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John P. Corcoran, MD; Najib M. Rahman, DPhil
Author and Funding Information

From the Oxford Centre for Respiratory Medicine (Drs Corcoran and Rahman), Oxford University Hospitals; Oxford Respiratory Trials Unit (Drs Corcoran and Rahman), University of Oxford; and NIHR Oxford Biomedical Research Centre (Dr Rahman).

CORRESPONDENCE TO: Najib M. Rahman, DPhil, Oxford Respiratory Trials Unit, Oxford University Hospitals, Old Rd, Oxford, OX3 7LE, England; e-mail: najib.rahman@ndm.ox.ac.uk


FINANCIAL/NONFINANCIAL DISCLOSURES: The authors have reported to CHEST the following conflicts of interest: Dr Rahman was the corresponding author for the Multicenter Intrapleural Sepsis Trial 2 (MIST2) study and is the current clinical director of the Oxford Respiratory Trials Unit, which received an unrestricted educational grant from Roche UK to the University of Oxford for the conduct of the MIST2 study. Dr Corcoran has reported that no potential conflicts of interest exist with any companies/organizations whose products or services may be discussed in this article.

Reproduction of this article is prohibited without written permission from the American College of Chest Physicians. See online for more details.


Chest. 2014;146(2):e71-e72. doi:10.1378/chest.14-1007
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Published online
To the Editor:

We would like to thank Dr Ntelios for his letter regarding the point/counterpoint editorial discussion on the treatment in pleural infection.1 Dr Ntelios discusses the potential mechanisms of combined intrapleural fibrinolytics and deoxyribonuclease (DNase) therapy in improving drainage in pleural infection and the potential causes of DNase monotherapy in increasing the need for surgical referral.

The second Multicenter Intrapleural Sepsis Trial (MIST2) study results demonstrated efficacy for improving radiographically measured pleural drainage with the combination of intrapleural tissue plasminogen activator (tPA) and DNase, whereas the agents given alone had no significant effect over placebo for the primary outcome measure.2 In the first MIST study, fibrinolytics alone were shown to have no significant effect over placebo.3 We assume that this is related to a combination of septation disruption and a DNase effect that could be related to either viscosity changes or treatment of intrapleural biofilms, although the exact mechanism is unclear.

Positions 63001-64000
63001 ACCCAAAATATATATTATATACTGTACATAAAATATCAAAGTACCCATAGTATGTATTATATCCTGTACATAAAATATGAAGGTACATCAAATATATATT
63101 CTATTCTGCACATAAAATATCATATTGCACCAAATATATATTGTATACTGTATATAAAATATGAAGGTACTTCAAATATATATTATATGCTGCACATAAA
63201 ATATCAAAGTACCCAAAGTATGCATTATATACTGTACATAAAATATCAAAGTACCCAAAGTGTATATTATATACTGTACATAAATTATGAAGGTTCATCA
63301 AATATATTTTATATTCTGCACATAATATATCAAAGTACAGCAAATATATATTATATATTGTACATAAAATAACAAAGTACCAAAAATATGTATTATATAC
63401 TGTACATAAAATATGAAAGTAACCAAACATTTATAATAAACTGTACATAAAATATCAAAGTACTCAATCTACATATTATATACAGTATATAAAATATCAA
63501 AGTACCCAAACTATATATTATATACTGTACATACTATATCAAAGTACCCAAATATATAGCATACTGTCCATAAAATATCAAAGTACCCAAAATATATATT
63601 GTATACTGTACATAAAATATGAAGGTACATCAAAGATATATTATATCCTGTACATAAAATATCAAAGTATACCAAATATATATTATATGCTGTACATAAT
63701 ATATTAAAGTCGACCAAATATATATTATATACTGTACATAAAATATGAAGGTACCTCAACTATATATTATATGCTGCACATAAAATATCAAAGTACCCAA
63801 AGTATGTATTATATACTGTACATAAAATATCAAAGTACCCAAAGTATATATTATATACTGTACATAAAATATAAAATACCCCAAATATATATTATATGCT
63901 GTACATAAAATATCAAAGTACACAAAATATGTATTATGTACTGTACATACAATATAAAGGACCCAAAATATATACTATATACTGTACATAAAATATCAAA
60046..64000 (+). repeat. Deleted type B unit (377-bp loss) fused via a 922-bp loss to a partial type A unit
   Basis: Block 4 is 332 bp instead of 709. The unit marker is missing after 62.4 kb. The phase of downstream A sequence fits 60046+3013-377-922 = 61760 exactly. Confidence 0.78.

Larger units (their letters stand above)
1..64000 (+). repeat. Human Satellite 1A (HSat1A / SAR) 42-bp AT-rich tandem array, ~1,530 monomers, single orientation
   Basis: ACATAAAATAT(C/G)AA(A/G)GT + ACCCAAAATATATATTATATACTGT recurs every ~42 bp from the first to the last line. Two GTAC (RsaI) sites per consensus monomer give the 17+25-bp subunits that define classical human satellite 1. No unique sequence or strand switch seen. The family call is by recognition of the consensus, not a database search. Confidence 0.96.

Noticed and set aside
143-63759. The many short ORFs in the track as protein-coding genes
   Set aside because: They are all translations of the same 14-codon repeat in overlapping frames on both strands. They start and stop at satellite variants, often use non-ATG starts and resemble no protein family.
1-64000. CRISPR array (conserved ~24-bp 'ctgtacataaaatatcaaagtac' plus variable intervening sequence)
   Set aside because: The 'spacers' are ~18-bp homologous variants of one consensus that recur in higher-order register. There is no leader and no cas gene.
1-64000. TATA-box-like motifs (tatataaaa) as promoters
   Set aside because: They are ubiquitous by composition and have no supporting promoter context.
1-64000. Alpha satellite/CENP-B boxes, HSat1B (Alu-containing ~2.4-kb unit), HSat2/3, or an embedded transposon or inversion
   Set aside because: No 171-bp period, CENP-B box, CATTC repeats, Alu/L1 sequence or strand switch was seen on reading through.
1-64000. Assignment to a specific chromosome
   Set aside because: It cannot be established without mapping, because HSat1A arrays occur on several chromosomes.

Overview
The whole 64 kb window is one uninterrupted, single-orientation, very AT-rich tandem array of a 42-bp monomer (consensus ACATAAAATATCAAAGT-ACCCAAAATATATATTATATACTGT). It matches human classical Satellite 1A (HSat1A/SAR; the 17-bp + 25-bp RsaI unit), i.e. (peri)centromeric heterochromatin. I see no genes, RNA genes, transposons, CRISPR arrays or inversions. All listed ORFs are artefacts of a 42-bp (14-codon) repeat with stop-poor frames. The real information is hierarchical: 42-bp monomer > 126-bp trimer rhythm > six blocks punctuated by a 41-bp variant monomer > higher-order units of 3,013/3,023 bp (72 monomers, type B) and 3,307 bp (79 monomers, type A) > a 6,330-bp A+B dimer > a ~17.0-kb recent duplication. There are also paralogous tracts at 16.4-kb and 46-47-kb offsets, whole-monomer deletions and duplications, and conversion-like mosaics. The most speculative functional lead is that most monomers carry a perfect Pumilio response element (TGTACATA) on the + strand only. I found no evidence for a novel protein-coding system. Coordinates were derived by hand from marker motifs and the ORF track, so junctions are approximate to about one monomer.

DNase alone had negative effects on pleural infection, and this may be a clue about the mechanism of action. In MIST2, the need for surgical intervention was increased with DNase alone, and in parallel, there was a nonsignificant trend toward increased fever in the DNase-alone group.2 This is in contrast to the result seen with combination tPA and DNase in which there was a statistically significant reduction in the need for surgery and a statistically significant reduction in the odds of fever by day 3 compared with placebo. Although these were secondary outcome measures and should, therefore, be treated with some caution, one possible explanation for this result is that DNase alone liberated bacteria (eg, from biofilms), but in the absence of an agent to improve pleural drainage (ie, a fibrinolytic), this resulted in increased systemic sepsis. The effect of DNase alone on neutrophil extracellular traps would also be a reasonable potential mechanism. Within the MIST2 study,2 we specified that surgical intervention should occur in response to both ongoing pleural collection and markers of systemic sepsis after treatment (eg, raised inflammatory markers and fever), and this might explain the negative effects of DNase alone on the surgical outcome. We agree that further translational work is now required to elucidate the interactions of tPA, DNase, and the pleural infection microenvironment, which create the significant clinical results seen in MIST2.

References

Corcoran JP, Rahman NM. Point: should fibrinolytics be routinely administered intrapleurally for management of a complicated parapneumonic effusion? Yes. Chest. 2014;145(1):14-17. [CrossRef] [PubMed]
 
Rahman NM, Maskell NA, West A, et al. Intrapleural use of tissue plasminogen activator and DNase in pleural infection. N Engl J Med. 2011;365(6):518-526. [CrossRef] [PubMed]
 
Maskell NA, Davies CW, Nunn AJ, et al; First Multicenter Intrapleural Sepsis Trial (MIST1) Group. U.K. Controlled trial of intrapleural streptokinase for pleural infection. N Engl J Med. 2005;352(9):865-874. [CrossRef] [PubMed]
 

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References

Corcoran JP, Rahman NM. Point: should fibrinolytics be routinely administered intrapleurally for management of a complicated parapneumonic effusion? Yes. Chest. 2014;145(1):14-17. [CrossRef] [PubMed]
 
Rahman NM, Maskell NA, West A, et al. Intrapleural use of tissue plasminogen activator and DNase in pleural infection. N Engl J Med. 2011;365(6):518-526. [CrossRef] [PubMed]
 
Maskell NA, Davies CW, Nunn AJ, et al; First Multicenter Intrapleural Sepsis Trial (MIST1) Group. U.K. Controlled trial of intrapleural streptokinase for pleural infection. N Engl J Med. 2005;352(9):865-874. [CrossRef] [PubMed]
 
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